Fiddling with finicky bike parts -- not to mention trying to find the right one you need -- is something that takes a bit of enjoying to stick with, says Kiefer, who is retired from a job dealing with military base closures.
Part of the enjoyment is the beer and snacks he’s put out for himself and Menke -- olives, cheese, strawberries, flat bread, and tomatoes from his garden. They munch with fingers black from bike grease, preferring to do the work with their bare hands, only occasionally picking up a wrench.
Says Menke, dressed in a T-shirt, shorts and flip-flops: "It’s a guys’ good time."
That includes the Dumpster diving, side trips Kiefer makes while out on early morning runs. Kiefer figures he’s pulled about 10 frames along with other parts from the trash bin behind a bike shop near his house.
But lately the haul isn’t as plentiful.
"They’ve kind of caught on to it, and changed their ways," Keifer says, explaining how the shopkeepers started cutting and sawing discarded tires and frames to make them unusable.
Kiefer understands the sabotage. "They’re in business and I’m looking for free stuff. The two don’t mix."
Besides, he still manages to fish out usable tubes and tires. The shop is more than willing to toss out cables, he says, adding: "because who pulls cables out?"
Only one person he knows: "I do."
Other parts are found pitched with the trash in front of people’s homes around Orange County and Long Beach, Calif., or discarded alongside the road.
"You see a bike chained against a pole for months and it’s all rusting," Menke says, "it’s just a frame, already stripped …"
Kiefer finishes the sentence for him: "You liberate it."
Why not just give away a new bike?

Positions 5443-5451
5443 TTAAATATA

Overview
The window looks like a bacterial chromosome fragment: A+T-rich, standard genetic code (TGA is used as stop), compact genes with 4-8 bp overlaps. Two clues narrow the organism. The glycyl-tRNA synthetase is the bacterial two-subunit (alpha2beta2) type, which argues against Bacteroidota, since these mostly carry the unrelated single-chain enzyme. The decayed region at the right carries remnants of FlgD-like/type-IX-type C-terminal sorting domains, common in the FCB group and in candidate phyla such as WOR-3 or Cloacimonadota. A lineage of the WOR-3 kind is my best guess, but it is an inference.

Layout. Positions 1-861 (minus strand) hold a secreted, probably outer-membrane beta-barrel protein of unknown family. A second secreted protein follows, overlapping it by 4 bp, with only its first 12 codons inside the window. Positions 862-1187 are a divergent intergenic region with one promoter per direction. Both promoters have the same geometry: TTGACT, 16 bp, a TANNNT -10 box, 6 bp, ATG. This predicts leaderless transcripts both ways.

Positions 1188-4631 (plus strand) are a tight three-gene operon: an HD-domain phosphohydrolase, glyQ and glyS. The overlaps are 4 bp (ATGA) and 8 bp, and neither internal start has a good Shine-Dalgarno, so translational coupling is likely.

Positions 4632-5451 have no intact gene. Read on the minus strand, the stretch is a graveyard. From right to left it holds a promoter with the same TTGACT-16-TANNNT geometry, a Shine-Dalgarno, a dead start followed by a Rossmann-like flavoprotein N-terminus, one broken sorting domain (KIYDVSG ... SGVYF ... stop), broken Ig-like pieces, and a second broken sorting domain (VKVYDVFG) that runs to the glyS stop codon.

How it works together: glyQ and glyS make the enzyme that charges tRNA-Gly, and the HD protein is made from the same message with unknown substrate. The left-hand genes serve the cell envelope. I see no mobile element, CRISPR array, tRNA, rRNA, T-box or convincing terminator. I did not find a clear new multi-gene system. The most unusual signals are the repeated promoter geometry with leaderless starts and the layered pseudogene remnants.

"Part of the deal is fixing them and spending time together," Kiefer says. "We feel pretty good about it."
Kiefer likes to leave the day before the ride, pedaling south from Irvine on his rebuilt bike. He and Menke left at 4:30 a.m. Friday and were in San Diego about five hours later, munching on burritos before heading to Puerto Nuevo, where the Rosarito Ensenada Bike Ride begins on Saturday.
The ride itself is a fairly easy trip, pretty much downhill except for one 800-foot climb that stretches over two miles. Riders decorate their bikes or don costumes, toss candy to spectators, and stop for beer at one of the numerous bars along the way.
Kiefer also stops at an orphanage near the end to drop off tennis balls, trinkets, and toothbrushes and toothpaste donated by his dentist -- to counteract all that candy, he says. Then he fills the emptied bag with beer for the celebration at the end.
Kiefer wishes more people he knows would join the One-Way Ride effort. Some folks give him their used bicycles, but don’t do the ride in Mexico.
"Usually the people I ride with are riding $3,000 to $5,000 bikes," he says of the cyclists he knows from clubs in Orange County, Calif.
"It takes a certain person to want to ride an old bike and give it away."